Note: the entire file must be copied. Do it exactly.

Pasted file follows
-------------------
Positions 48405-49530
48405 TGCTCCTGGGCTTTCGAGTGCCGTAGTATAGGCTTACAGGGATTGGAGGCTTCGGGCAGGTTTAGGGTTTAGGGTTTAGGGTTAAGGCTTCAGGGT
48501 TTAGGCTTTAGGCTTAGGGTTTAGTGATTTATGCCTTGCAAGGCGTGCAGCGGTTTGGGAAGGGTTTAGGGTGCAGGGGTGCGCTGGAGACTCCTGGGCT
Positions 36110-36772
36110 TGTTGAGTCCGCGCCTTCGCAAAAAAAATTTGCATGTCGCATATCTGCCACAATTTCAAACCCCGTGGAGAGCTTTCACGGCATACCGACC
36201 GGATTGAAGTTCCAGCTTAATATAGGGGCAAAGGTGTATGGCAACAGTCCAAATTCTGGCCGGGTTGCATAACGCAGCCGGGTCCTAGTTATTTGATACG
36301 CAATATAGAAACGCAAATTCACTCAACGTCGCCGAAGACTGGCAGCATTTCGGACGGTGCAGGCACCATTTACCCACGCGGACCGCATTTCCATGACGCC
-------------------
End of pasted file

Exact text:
Positions 48405-49530
48405 TGCTCCTGGGCTTTCGAGTGCCGTAGTATAGGCTTACAGGGATTGGAGGCTTCGGGCAGGTTTAGGGTTTAGGGTTTAGGGTTAAGGCTTCAGGGT
48501 TTAGGCTTTAGGCTTAGGGTTTAGTGATTTATGCCTTGCAAGGCGTGCAGCGGTTTGGGAAGGGTTTAGGGTGCAGGGGTGCGCTGGAGACTCCTGGGCT
Positions 36110-36772
36110 TGTTGAGTCCGCGCCTTCGCAAAAAAAATTTGCATGTCGCATATCTGCCACAATTTCAAACCCCGTGGAGAGCTTTCACGGCATACCGACC
36201 GGATTGAAGTTCCAGCTTAATATAGGGGCAAAGGTGTATGGCAACAGTCCAAATTCTGGCCGGGTTGCATAACGCAGCCGGGTCCTAGTTATTTGATACG
36301 CAATATAGAAACGCAAATTCACTCAACGTCGCCGAAGACTGGCAGCATTTCGGACGGTGCAGGCACCATTTACCCACGCGGACCGCATTTCCATGACGCC